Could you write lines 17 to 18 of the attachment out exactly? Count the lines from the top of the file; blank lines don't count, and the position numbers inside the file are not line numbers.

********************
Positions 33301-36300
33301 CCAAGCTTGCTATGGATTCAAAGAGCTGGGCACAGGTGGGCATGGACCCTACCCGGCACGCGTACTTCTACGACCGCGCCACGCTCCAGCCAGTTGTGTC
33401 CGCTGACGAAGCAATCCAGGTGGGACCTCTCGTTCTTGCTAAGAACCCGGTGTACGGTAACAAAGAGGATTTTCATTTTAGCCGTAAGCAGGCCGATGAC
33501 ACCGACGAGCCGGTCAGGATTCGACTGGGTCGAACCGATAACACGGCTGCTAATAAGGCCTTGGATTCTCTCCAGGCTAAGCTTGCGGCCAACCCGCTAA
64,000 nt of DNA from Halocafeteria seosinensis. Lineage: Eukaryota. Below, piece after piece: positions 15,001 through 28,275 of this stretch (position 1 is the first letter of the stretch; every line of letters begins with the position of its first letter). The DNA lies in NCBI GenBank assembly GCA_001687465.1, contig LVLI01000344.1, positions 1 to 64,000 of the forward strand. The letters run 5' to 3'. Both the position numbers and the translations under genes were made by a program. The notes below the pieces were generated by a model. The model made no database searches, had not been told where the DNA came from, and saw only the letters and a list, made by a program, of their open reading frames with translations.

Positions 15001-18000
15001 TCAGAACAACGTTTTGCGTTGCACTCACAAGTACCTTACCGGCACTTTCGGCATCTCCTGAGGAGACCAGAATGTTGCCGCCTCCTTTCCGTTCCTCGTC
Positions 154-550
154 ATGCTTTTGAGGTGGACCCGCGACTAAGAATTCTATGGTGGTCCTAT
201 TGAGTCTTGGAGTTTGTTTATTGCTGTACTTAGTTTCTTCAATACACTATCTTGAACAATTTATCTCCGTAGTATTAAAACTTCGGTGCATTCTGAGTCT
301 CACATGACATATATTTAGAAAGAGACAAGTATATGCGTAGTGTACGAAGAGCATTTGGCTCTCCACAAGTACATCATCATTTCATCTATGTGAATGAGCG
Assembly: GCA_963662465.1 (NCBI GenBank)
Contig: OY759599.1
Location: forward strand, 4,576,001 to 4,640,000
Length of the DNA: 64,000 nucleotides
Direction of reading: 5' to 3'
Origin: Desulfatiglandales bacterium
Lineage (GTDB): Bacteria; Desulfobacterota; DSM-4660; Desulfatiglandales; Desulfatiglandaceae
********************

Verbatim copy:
Origin: Desulfatiglandales bacterium
Lineage (GTDB): Bacteria; Desulfobacterota; DSM-4660; Desulfatiglandales; Desulfatiglandaceae